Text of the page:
I will praise Him!
Reading: Psalm 84
For the director of music. According to gittith. Of the Sons of Korah. A psalm.
How lovely is your dwelling place, LORD Almighty!
My soul yearns, even faints,
for the courts of the LORD;
my heart and my flesh cry out for the living God.
Even the sparrow has found a home,
and the swallow a nest for herself,
where she may have her young—
a place near your altar,
LORD Almighty, my King and my God.
Blessed are those who dwell in your house;
they are ever praising you.
Blessed are those whose strength is in you,
whose hearts are set on pilgrimage.
As they pass through the Valley of Baka,
they make it a place of springs;
the autumn rains also cover it with pools.
They go from strength to strength,
till each appears before God in Zion (NIV).
Where does God live? If you were going to pay God a visit where would you go? Some of us would head off to a church. The psalmist speaks of travelling to the temple in Jerusalem. Psalm 84 was often used by pilgrims as they made the long journey to the holy city to be near to God in His temple.
When I read the phrase, “How lovely is your dwelling place, O LORD Almighty!” my mind instantly flashes to pictures of nature. I see God there, in the dazzling sunset, in the mountain grandeur, in the forest depths, in expansive prairie vistas, in the wind whipped ocean breakers, and by the sunlit babbling stream. God is there. This is His dwelling place. It is just as David declared, “The earth is the LORD‘s, and everything in it, the world, and all who live in it” (Psalm 24:1).
Nature is God’s domain. He formed it, planned it, spoke it into existence. It is his dwelling place. Our attempts to create a dwelling place for him are feeble at best. After overseeing the construction of one of the seven wonders of the ancient world, King Solomon, that master temple builder of the Old Testament declared, “There is not enough room in heaven for you, LORD God. How can you possibly live on earth in this temple I have built?” (1 Kings 8:27).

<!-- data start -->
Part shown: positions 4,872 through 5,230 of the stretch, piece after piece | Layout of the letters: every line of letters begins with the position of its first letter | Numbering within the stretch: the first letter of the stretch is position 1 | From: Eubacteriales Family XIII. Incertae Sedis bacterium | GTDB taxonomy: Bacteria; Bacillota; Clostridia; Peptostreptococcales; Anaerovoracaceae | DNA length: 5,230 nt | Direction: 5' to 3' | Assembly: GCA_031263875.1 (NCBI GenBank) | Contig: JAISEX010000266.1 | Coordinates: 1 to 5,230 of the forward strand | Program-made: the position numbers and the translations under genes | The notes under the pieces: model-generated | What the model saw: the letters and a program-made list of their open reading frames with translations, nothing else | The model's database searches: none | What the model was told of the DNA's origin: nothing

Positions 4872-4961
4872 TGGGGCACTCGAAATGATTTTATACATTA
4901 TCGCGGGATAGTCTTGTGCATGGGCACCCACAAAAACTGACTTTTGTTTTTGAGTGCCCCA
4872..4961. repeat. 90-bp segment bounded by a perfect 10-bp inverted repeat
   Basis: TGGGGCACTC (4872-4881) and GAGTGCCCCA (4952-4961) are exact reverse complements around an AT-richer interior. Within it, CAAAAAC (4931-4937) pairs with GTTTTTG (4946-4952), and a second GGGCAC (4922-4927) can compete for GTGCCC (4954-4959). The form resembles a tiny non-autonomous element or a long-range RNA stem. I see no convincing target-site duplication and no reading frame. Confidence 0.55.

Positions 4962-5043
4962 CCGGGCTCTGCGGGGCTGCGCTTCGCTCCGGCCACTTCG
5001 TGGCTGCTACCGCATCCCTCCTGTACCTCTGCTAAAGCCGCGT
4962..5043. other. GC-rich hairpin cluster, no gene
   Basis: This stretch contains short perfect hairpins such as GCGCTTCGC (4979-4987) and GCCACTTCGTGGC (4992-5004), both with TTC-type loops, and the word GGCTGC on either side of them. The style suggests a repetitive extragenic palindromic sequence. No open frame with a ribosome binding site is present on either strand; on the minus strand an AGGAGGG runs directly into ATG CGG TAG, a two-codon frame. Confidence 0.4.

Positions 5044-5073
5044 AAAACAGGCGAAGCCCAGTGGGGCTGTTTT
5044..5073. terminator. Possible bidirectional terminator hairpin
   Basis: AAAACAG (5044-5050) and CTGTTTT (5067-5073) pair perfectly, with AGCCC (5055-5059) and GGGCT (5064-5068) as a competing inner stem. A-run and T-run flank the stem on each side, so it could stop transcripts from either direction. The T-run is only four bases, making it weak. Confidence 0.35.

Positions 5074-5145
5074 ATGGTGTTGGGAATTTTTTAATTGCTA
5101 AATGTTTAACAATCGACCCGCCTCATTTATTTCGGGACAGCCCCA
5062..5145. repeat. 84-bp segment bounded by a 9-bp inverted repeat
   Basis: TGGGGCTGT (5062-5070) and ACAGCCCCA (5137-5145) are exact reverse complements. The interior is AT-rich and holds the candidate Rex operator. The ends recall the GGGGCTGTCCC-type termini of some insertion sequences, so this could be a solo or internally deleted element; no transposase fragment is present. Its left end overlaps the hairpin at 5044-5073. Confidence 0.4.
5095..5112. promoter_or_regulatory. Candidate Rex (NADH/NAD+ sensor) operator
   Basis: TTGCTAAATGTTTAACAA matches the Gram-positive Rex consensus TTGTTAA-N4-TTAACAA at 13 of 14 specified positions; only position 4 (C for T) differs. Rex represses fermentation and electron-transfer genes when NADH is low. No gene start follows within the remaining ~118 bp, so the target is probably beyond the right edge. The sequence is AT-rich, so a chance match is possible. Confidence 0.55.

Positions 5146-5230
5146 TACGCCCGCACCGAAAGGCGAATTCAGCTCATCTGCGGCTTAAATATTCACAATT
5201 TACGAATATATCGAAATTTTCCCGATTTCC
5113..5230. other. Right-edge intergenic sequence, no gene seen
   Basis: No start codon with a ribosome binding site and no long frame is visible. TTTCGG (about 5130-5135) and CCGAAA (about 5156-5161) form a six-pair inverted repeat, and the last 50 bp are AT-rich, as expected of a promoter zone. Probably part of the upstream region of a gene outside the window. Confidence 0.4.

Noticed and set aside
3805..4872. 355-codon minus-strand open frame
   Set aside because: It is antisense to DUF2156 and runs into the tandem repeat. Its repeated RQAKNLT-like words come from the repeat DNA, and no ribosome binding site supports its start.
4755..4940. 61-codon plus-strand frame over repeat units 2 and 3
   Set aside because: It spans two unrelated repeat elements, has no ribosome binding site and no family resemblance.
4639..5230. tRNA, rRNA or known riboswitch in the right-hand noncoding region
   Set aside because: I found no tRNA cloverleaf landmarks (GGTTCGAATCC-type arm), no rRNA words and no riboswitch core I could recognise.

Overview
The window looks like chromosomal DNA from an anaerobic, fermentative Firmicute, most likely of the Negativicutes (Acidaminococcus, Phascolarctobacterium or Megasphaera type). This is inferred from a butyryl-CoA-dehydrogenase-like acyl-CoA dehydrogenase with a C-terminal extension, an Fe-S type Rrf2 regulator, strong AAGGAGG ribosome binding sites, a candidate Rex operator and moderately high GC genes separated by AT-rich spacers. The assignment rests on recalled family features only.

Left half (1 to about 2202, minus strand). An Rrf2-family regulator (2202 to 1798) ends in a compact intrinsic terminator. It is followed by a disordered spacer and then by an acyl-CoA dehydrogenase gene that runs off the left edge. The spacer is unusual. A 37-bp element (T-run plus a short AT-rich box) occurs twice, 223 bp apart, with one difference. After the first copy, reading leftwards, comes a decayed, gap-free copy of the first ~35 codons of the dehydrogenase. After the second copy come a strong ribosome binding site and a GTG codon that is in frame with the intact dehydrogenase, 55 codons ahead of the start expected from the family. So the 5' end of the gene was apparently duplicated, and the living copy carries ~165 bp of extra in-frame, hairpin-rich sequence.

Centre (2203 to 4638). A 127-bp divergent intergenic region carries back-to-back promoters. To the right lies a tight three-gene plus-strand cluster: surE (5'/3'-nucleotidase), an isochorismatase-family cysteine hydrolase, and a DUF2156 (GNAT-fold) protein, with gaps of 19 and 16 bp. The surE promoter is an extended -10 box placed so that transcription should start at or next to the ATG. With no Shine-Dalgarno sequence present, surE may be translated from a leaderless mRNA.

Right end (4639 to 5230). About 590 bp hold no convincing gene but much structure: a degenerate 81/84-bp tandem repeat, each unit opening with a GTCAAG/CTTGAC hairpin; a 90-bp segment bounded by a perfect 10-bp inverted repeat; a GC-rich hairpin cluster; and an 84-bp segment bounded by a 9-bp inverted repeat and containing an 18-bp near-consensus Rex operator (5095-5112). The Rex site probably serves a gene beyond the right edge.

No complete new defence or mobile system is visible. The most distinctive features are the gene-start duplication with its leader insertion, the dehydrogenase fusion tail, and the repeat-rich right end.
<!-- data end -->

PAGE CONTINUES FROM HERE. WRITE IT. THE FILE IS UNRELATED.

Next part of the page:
But here in Psalm 84 the psalmist marvels that nature has invaded the temple. Swallows have built their nest in the temple, close by the altar of God. He exclaims, “Blessed are those who dwell in your house; they are ever praising you.” Indeed, there is no better place to be than near to the heart of God.
Response: LORD God, I want to be near to you today. I want to dwell where you are. Please come and stay with me. Be as close to me as my next breath. Amen.
Your Turn: Where are you closest to God? Do you long to be near Him?
Reading: Psalm 48
Within your temple, O God,
we meditate on your unfailing love.
Like your name, O God,
your praise reaches to the ends of the earth;
your right hand is filled with righteousness.
Mount Zion rejoices,
the villages of Judah are glad
because of your judgments.
Walk about Zion, go around her,
count her towers,
consider well her ramparts,
view her citadels,
that you may tell of them
to the next generation.
For this God is our God for ever and ever;
he will be our guide even to the end (NIV).
Have you watched a television newscast recently? Invariably at some point during that telecast you will see a cityscape—a grand view of the city skyline in all its glory. If experts from Montreal, Vancouver or Chicago are being interviewed, they will appear against the backdrop of a large photo of their city. Routinely, sports telecasts feature brief live shots of the arena and the host city’s downtown.
Why do broadcasters go to the trouble of filming these cityscapes and providing these skyline backdrops? A good part of the answer is identification. We identify a city by its skyline and by its landmark buildings and towers. Washington, D.C. is intimately linked to pictures of the Capitol, Paris with the Eiffel Tower and Toronto with the CN Tower. When the twin towers of the World Trade Center were destroyed, New York mourned not only the loss of lives, but also the loss of an element of its identity—the twin icons of its identity.